29. 29. Recap: Moving to a Naming Specification The Task Modify CAD data to conform to a naming convention for layers Tips for Success ● Use DuplicateFilter to find unique layer names ● Track the layer mapping in spreadsheet ● Apply the layer mapping using a DatabaseJoiner ● Use Feature Type Fanout to route data to the new, correct layers The Solution Extract existing names, create a mapping spreadsheet, apply to create conformant CAD files
  30. 30. Schema Drift Example 2: Decode Attribute-rich Layer Names Layer Name: xxxYYYYMMDDzz xxx = 3 character code for road type YYYYMMDD = 8 digits for date of last update zz = 2 characters to represent collection method
  31. 31. Overcoming Schema Drift Example 2: Decode Attribute-rich Layer Names The Task Extract attributes encoded in CAD layer names for use in GIS The Problem A comprehensive specification embedded attributes in parts of the layerʼs name, making it very hard to understand or otherwise use the data. The Solution Split attributes to pick out the parts, then apply lookups to decode to useful values. The Result Understandable, GIS-ready dataset.
  32. 32. Recap: Decode Attribute-rich Layer Names The Task Extract attributes encoded in CAD layer names for use in GIS Tips for Success ● AttributeSplitter to break apart the layer name ● Expose the resulting list elements result{}->result{0},result{1}... ● Decode the parts using a DatabaseJoiner or AttributeValueMapper ● Route to an attribute-rich GIS dataset The Solution Split layer names into parts, apply lookups to create understandable attribute values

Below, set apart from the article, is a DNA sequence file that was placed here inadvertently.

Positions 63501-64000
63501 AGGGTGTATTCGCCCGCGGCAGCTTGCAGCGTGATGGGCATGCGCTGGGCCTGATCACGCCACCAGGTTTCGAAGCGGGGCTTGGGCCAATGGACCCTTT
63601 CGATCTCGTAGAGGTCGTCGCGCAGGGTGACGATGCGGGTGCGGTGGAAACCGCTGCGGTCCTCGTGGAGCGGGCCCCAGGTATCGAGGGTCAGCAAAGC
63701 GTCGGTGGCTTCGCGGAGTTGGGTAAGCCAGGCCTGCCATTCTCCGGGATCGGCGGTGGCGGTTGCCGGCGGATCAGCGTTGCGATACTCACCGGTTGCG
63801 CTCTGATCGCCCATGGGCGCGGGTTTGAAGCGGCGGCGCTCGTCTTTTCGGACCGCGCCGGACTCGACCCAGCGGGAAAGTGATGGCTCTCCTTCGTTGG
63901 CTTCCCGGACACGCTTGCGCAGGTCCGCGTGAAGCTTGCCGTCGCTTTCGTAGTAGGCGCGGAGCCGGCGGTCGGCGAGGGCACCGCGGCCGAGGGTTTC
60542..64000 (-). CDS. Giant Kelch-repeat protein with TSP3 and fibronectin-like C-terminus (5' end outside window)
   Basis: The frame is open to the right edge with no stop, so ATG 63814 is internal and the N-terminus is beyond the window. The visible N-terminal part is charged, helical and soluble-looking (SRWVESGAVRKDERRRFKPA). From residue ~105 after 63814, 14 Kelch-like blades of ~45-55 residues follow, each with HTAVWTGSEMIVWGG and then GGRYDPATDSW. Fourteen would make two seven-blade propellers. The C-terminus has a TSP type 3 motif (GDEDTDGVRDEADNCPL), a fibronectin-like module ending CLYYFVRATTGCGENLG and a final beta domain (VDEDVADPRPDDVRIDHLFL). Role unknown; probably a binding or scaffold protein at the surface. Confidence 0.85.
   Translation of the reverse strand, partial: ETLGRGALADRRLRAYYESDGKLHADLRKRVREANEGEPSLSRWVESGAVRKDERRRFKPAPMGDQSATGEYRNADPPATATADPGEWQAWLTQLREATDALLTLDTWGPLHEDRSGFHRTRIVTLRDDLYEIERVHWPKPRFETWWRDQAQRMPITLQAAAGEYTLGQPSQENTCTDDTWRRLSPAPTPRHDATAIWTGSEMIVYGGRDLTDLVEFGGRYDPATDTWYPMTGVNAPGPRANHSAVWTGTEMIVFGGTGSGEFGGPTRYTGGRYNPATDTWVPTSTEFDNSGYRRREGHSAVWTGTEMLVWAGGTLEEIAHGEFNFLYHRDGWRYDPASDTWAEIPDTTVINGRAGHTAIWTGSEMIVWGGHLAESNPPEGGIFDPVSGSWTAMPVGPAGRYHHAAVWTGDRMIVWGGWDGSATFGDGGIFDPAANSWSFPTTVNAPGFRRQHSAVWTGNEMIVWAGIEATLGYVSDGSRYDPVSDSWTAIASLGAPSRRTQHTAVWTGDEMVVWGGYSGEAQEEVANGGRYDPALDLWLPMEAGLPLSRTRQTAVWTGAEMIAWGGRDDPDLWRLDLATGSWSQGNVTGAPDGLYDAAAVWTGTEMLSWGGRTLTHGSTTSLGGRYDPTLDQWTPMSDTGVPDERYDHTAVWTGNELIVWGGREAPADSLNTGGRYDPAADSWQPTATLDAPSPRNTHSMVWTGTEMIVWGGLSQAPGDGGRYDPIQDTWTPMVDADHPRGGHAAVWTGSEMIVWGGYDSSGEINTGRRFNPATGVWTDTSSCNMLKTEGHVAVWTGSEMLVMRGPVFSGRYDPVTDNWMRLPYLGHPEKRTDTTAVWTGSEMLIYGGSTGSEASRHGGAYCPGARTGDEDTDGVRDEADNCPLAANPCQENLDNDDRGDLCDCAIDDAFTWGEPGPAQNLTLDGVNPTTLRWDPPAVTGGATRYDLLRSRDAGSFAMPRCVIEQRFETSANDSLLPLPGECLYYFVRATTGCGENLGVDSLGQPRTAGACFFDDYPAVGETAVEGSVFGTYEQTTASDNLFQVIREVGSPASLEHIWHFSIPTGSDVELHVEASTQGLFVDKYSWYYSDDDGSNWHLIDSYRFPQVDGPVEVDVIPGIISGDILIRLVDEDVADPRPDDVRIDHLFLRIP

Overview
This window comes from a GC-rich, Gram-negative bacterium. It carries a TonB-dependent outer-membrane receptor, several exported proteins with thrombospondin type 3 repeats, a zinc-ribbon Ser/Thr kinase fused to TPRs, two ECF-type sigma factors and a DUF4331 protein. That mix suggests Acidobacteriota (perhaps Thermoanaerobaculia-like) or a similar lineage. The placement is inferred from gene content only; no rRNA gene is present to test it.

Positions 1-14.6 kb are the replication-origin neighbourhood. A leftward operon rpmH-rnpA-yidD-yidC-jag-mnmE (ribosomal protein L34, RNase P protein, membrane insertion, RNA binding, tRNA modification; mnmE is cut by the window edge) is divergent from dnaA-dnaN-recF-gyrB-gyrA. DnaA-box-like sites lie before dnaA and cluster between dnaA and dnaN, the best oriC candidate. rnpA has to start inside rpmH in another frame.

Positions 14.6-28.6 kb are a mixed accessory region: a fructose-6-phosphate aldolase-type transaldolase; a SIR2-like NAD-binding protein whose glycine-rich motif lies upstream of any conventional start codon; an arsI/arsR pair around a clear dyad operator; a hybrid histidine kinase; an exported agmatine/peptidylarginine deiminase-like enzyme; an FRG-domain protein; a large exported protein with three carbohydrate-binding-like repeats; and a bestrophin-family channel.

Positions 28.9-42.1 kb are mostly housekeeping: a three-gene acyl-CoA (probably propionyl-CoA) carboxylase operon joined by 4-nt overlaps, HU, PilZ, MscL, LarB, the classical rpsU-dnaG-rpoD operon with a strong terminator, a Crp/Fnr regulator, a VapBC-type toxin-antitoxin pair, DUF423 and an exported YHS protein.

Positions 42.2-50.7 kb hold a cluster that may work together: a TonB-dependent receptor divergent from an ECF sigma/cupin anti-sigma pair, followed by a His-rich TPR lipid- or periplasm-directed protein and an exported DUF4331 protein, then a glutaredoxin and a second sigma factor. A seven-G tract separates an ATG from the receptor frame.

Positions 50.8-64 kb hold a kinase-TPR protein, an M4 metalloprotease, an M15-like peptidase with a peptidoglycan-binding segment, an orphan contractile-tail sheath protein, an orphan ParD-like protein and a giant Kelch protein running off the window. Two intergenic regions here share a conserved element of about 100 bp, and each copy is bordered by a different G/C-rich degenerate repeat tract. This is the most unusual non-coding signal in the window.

33. 33. Scenario 5: Digital Plan Submission Migrating CAD Drawings to GIS
  34. 34. CUSTOMER STORY “We chose FME for this project because the interface is easy to use and allows us to provide an adaptable solution to enhance interaction with the Cityʼs partners” - Erika Provost, City of Henderson PROJECT Digital Plan Submission Project SOLUTION FME provides self-serve CAD data upload, validation, and integration into GIS RESULTS ● Reduced data integration time by 75% ● Eliminated the risk of manual error ● Removed duplicate work ● Faster processing of submissions ● Ensured CAD data validation City of Henderson
  35. 35. Scenario 5: Digital Plan Submission The Task Create a digital plan submission to automatically check and upload CAD drawings to ArcGIS Online. The Problem It takes time and manual effort to process development plans (clean up geometry, and extract data), to combine into GIS data. The Solution Use FME to validate CAD submissions before automatically uploading to ArcGIS Online. The Result Submissions that meet requirements are uploaded to ArcGIS Online, and ones that donʼt are sent back for fixing.
  36. 36. Input: DWG Parcels
  37. 37. Demo CAD Standards: ● Attribution: ○ Layer schema (specific layer naming) ○ Parcels contain ID ○ Roads have names ● Geometry ○ Layers contain specific geometry (ex. roads are lines) ○ Parcels are polygons ○ Blocks are points
  38. 38. Next stop... Enable event-driven automations using a web user interface. FME Server
  39. 39. Results in ArcGIS Online: Parcels Layer Roads Layer